On the book "Handbook of Categorical Algebra - Vol I" the author writes:

"Again a careless argument would deduce the existence of a category whose objects are the functors from $\mathcal A$ to $\mathcal B$ and whose morphisms are the natural trasnformation between them. But since $\mathcal A$ and $\mathcal B$ have merely classes of objects, there is in general no way to prove the existence of a set of natural transformations between two functors! But when $\mathcal A$ is small, that problem disappears..."

I noticed that in many other sources I've read, the claim of a category of functors between two categories is simply assumed to exist by postulating that functors are the objects, and natural transformations are the morphisms together with the vertical composition...

Hence, my question is how can we construct category of functors when the underlying categories are not small. I'm assuming this is possible, as people usually talk about categories such as $[\mathbf{Set}, \mathbf{Set}]$, where $\mathbf{Set}$ is only locally small.

Moreover, the definition of natural transformations requires indexing $\alpha$ by $a \in Ob(\mathcal C)$. How can we then claim that a natural transformation exists when the domain category $\mathcal C$ has a non-set class of objects?

  • 1
    $\begingroup$ Lots of people just don’t care about size issues in category theory (often they can be avoided by “passing to a higher universe” and other boring set theoretic tricks). Some authors don’t mind if we have a class of arrows rather than a set $\endgroup$
    – FShrike
    Apr 9, 2023 at 18:07
  • $\begingroup$ Can one index on a class of arrows that is not a set? Wouldn't this be wrong? $\endgroup$ Apr 9, 2023 at 18:09
  • $\begingroup$ I don’t know (and don’t care!). None of the texts about / involving category theory that I’ve read have ever said more than ‘whatever, pass to a higher universe’ $\endgroup$
    – FShrike
    Apr 9, 2023 at 18:11
  • $\begingroup$ I've never come across such statement... In the Handbook of Categorical Algebra the author seems to care about such things, as stated in the question... Can you give me a reference with a more clear explanation on why this issue does not actually matter? $\endgroup$ Apr 9, 2023 at 18:14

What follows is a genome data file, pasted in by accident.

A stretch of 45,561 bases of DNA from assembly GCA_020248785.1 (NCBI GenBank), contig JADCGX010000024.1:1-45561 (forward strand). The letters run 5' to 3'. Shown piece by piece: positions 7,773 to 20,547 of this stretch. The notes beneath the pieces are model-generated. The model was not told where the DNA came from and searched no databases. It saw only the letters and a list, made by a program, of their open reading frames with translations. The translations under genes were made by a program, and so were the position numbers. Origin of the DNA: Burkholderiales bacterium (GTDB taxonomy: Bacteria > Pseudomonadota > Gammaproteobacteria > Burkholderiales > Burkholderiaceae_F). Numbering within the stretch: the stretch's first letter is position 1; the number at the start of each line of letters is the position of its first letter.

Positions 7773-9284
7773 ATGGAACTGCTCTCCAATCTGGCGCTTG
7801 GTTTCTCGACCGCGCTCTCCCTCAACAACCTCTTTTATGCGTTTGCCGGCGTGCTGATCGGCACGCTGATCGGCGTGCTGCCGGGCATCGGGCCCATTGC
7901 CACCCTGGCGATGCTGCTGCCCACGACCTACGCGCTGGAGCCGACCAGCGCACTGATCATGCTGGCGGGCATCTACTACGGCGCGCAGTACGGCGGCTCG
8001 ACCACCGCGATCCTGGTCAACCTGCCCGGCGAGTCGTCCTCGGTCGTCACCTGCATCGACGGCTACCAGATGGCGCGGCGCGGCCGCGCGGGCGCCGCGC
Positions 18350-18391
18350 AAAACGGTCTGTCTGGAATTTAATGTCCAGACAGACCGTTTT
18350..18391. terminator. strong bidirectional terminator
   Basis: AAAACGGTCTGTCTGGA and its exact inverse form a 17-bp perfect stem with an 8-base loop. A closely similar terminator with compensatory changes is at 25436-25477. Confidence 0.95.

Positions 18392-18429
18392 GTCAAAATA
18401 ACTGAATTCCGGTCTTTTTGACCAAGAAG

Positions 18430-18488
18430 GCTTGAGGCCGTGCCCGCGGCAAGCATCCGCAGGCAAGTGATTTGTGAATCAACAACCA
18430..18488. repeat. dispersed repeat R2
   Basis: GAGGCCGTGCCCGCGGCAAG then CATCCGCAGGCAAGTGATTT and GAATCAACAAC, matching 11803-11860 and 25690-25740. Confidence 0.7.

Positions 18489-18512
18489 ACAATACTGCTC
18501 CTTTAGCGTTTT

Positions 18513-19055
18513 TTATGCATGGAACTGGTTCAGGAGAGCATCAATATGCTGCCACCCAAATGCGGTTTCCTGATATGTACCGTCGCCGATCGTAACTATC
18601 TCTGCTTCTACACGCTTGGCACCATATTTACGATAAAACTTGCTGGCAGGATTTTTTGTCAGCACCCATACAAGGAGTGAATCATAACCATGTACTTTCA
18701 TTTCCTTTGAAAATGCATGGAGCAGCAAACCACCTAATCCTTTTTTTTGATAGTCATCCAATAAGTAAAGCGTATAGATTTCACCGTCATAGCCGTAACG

• $\begingroup$ @FShrike "Passing to a higher universe" is not a "boring set theoretic trick", and some of the other workarounds are rather subtle and complicated! $\endgroup$
    – Zhen Lin
    Apr 9, 2023 at 23:19

1 Answer 1


First, note that already non-small categories (i.e. such where objects do not form a set) are not 'first-class' objects of the ambient set theory: Instead, they are given by formulas in the meta-theory, describing the respective classes of objects and morphisms. In particular, statements about categories can only be interpreted as meta-theorems "For any formulas $\Phi,\Psi$ describing the objects and morphisms of a category, ..." (I spelled this out in more detail in an old question of mine, Is category theory constructive?)

Things change when you consider 'small' categories, where you either (a) impose that objects and morphisms are sets without further restriction, or (more common) that (b) the set of objects is $\kappa$-small for some suitable choice of cardinal $\kappa$ (cf. the notion of "Grothendieck Universe"). In the latter setting, you can always form categories, functor categories, etc., as first-class (set-based) objects in your ambient set-theory, but you do have to take care of the indexing cardinal.

With the above said, the answer to your question is simple: Yes, without further smallness constraints, you cannot define the category of functors between two non-small categories.

  • $\begingroup$ Frankly, I didn't quite understand your first two paragraphs. My knowledge on the subject is not that deep... About your last assertion, can one define a category such as the endofunctors from $\mathbf{Set}$ to $\mathbf{Set}$? Why some authors just claim such categories to exist? For example, Leinester's book. $\endgroup$ Apr 9, 2023 at 18:20
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    $\begingroup$ If, working within ZFC, you define $\textbf{Set}$ as the category of all sets, then you can indeed not define the category of endofunctors on it within ZFC. The reason why you don't always see this elaborated is that there is, by now, a well-understood way to work around this, by 'stratifying' the ambient set-theory via the use of Grothendieck universes, thereby allowing you to talk about different levels of "largeness" without ever leaving the realm of sets. $\endgroup$
    – Hanno
    Apr 9, 2023 at 18:26

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